A group of 13 commodity and farm organizations representing grain shippers are calling on the federal government to move ahead with a commitment to bring back extended interswitching in the Canadian rail system.
The 2023 federal budget included a promise to implement an 18-month pilot trial for extended interswitching.
Interswitching allows a shipper that’s served by one railway to seek service from another railway company via an interchange between the two lines, up to a certain distance.
Currently shippers can access interswitching service at distances of up to 30km, which is used to smooth rail traffic flows in and around cities. The pilot program proposed in the budget would extend that distance to 160km — the same measure that was temporarily put in place for three years following the grain backlog in Western Canada in 2013-14.
“Bringing it back, conceptually, is really excellent,” says Greg Northey, vice-president of corporate affairs for Pulse Canada, noting the government sees the measure as a way to increase competition.
While railways are actively lobbying against extended interswitching, saying it will reduce efficiency in the rail system, the group of commodity and farmer organizations representing grain shippers have launched a campaign that they’re calling “Flip the Switch.” They’re asking MPs to move ahead with the interswitching provision in the budget bill, and are also advocating for a series of recommendations that go beyond the federal budget commitment.
Rather than an 18-month trial, the group is asking the federal government to implement the proposed pilot program for a minimum of five years.
That’s because grain shippers may be reluctant to exercise their right to interswitching service if it’s only in effect for short time and potentially jeopardizes their relationship with their current railway service provider, says Northey. In some cases, grain companies may also have existing contracts that extend well into that 18 month timeframe.
“Our proposal at the moment is to extend it for five years. That gives a really good runway for collecting data and really seeing what it does for the competitive dynamic,” he says. “And it gives I think, enough time period where you’ll have shippers who are comfortable accessing the competitive market for potentially the first time.”
Listen to Greg Northey of Pulse Canada discuss the federal government’s extended interswitching proposal (article continues below):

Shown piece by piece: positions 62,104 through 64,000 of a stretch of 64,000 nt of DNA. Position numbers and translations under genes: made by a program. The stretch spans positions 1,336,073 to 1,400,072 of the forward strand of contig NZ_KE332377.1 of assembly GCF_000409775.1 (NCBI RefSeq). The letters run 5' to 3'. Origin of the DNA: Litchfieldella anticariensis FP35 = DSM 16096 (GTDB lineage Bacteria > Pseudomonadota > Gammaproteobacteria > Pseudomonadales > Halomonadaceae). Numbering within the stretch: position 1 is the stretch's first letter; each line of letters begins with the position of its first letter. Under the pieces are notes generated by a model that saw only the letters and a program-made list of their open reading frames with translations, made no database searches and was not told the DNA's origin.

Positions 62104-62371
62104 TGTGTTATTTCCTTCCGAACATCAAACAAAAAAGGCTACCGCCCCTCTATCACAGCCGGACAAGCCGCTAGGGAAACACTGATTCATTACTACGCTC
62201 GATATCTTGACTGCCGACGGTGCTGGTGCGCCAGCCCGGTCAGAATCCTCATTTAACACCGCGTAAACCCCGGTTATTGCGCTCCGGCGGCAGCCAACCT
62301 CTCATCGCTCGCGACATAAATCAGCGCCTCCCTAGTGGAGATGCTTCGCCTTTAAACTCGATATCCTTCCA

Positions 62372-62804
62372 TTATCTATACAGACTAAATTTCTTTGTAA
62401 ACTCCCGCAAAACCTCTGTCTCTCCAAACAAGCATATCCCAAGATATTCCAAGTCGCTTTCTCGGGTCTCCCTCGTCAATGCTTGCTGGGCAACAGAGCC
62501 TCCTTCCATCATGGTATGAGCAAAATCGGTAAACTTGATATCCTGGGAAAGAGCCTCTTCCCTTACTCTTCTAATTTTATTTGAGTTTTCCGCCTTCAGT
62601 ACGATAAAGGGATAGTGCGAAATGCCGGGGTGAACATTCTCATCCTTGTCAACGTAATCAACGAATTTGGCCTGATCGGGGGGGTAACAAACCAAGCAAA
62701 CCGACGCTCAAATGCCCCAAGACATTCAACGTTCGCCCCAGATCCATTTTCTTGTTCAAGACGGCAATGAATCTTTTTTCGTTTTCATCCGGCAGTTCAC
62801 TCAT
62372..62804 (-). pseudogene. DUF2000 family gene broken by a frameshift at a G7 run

In addition to the request for five years rather than 18 months, the group is also recommending Ottawa increase the extended interswitching distance to 500km rather than 160km, as that distance would likely cover all grain elevators in Western Canada.
“Our view is simply that if you’re going to run a pilot, out of fairness you should have it extended to all shippers so that they can utilize it. To get into say the Peace River region or Carrot River, certain areas where 160 isn’t far enough, we’re proposing that the distance be expanded to to ensure that shippers in those areas have access to do a potential interchange,” says Northey.
Railways are already obligated to ensure interchanges where their lines meet are functional for interswitching, but Northey says not every interchange can handle a long unit train, creating a practical barrier to interswitching service for grain. This will require investment in upgrades to interchange infrastructure, he notes.
Bill C-47 — the budget implementation bill that includes the provision around extended interswitching — is currently at the second reading stage in the House of Commons.
The 13 groups behind the “Flip the Switch” campaign include the following: Pulse Canada, Canadian Pulse and Special Crops Association, Cereals Canada, Canola Council of Canada, Canadian Canola Growers Association, Canadian Oilseed Processors Association, Soy Canada, Sask Wheat, Grain Growers of Canada, Alberta Wheat, Alberta Barley, Alberta Pulse, and the Western Grain Elevator Association.